Hello. I'm Matt Hamer. I've been producing software for over twenty years. For the past ten, I've helped teams create publishing systems, databases, crawlers and search indexes for popular sites like Gizmodo, Deadspin, io9 and Blogger. In 1999, I developed Weavelet, one of the first web-based feed readers. A few years later, I helped launch another aggregator, Kinja. Eight years ago, I started building Attribyte with the idea that search technology combined with algorithmic recommendation could help readers create their own personalized digests without requiring them to find, curate and follow a large list of feeds.
In 2015, we launched a native Android app and a web application optimized for mobile devices. Both run on Attribyte's search platform and API. Attribyte also relies on a distributed crawler, an on-demand image processing system and a number of open-source projects that I've developed.
I was part of Gawker Media's tech team when it was created and helped it grow from a couple of people to over twenty. For ten years, I was deeply involved in the architecture and production of Gawker's custom publishing, search, stats and discussion systems.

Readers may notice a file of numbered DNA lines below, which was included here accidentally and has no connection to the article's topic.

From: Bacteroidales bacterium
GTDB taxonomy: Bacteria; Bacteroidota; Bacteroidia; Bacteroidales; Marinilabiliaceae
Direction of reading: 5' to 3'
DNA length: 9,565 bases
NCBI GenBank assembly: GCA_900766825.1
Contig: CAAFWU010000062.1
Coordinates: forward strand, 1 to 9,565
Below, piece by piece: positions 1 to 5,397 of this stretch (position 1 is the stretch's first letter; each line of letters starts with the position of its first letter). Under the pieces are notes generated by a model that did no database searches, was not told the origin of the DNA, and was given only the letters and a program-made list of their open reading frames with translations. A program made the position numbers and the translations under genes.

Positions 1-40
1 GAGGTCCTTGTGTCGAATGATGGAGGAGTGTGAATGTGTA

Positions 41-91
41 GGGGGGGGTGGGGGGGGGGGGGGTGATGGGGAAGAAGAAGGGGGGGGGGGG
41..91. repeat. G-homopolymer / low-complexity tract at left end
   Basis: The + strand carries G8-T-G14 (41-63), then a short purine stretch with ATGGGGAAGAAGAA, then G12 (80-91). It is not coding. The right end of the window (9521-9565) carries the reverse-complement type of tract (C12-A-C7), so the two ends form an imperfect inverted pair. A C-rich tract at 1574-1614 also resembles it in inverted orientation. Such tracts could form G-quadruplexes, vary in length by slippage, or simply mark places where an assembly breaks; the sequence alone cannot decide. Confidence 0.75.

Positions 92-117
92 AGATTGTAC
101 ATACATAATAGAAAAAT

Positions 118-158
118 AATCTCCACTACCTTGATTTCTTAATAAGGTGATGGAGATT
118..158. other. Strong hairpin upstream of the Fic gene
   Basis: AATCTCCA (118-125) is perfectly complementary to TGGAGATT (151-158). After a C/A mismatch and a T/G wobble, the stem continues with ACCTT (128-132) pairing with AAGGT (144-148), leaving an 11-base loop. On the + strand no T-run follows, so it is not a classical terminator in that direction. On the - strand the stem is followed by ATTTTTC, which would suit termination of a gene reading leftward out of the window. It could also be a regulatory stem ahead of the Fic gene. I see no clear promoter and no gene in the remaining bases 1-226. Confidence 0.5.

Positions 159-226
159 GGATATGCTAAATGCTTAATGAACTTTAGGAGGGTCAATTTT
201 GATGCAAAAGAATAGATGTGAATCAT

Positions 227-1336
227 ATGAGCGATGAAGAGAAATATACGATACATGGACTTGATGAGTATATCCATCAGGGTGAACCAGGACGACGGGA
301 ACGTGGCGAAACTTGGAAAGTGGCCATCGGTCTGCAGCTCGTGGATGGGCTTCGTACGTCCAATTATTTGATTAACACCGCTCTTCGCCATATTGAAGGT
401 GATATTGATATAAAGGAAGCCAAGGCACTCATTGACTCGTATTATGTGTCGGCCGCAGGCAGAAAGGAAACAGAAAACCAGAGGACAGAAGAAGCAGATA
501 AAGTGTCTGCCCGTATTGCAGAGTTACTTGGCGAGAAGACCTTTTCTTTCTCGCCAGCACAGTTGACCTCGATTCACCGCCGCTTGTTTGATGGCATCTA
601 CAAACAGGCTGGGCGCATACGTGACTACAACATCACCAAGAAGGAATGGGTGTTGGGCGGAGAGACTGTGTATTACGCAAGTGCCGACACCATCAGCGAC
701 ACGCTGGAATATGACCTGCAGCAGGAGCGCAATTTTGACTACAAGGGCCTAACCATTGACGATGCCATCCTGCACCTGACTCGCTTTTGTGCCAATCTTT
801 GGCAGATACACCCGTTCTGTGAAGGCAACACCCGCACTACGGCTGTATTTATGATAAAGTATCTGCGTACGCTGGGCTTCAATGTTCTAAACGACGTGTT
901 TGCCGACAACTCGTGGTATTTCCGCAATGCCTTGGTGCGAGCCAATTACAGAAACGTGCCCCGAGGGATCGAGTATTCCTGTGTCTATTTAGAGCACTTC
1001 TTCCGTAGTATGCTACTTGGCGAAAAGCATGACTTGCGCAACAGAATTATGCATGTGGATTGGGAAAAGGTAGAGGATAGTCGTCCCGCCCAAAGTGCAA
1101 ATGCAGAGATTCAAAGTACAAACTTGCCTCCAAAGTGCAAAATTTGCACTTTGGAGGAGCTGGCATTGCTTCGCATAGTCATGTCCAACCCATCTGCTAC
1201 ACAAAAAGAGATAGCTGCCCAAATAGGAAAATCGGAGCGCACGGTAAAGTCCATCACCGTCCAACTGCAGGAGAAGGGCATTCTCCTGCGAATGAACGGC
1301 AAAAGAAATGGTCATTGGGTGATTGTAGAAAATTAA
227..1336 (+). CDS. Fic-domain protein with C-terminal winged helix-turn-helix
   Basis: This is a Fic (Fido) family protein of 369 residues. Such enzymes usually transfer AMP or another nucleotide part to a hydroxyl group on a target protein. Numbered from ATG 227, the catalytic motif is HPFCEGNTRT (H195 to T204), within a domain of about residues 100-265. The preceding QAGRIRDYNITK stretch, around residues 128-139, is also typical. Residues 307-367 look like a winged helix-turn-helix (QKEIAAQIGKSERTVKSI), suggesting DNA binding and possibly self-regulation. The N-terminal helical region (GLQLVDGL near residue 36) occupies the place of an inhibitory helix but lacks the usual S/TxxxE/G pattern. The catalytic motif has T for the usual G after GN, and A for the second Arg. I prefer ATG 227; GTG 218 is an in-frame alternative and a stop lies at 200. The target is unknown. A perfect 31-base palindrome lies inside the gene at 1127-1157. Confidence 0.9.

Long before Gawker Media had a conversation system using the name, Kinja existed as a web-based blog reader. My first assignment was to build a parser to extract blog posts directly from HTML pages. Later, I redesigned Kinja's parsing and crawling framework. Finally, I became the project manager until the site was shut down and acquired by Gawker Media.
Along with Evan Williams, Meg Hourihan, Paul Bausch, Matt Haughey, "B" designer Derek Powazek and Jack Saturn, I was one of the original developers of Blogger, created by Pyra and now owned by Google. The architecture required to support a popular site has changed a lot since then as you can see on my diagram of Blogger's hardware as it was when I worked on it, circa 2000.
Expanding Play to a Multiple JVM
–Ping Conference, 2014
Gawker's Kinja, circa 2003
–Jason Kottke, 2012
The New Gawker
– Felix Salmon, 2010
–Scott Rosenberg, 2010
Getting Real: Race to
How the Blogger Deal Happened (Trellix, not
–Dan Bricklin, 2001
This is what computers looked like when we
–Evan Williams, 2000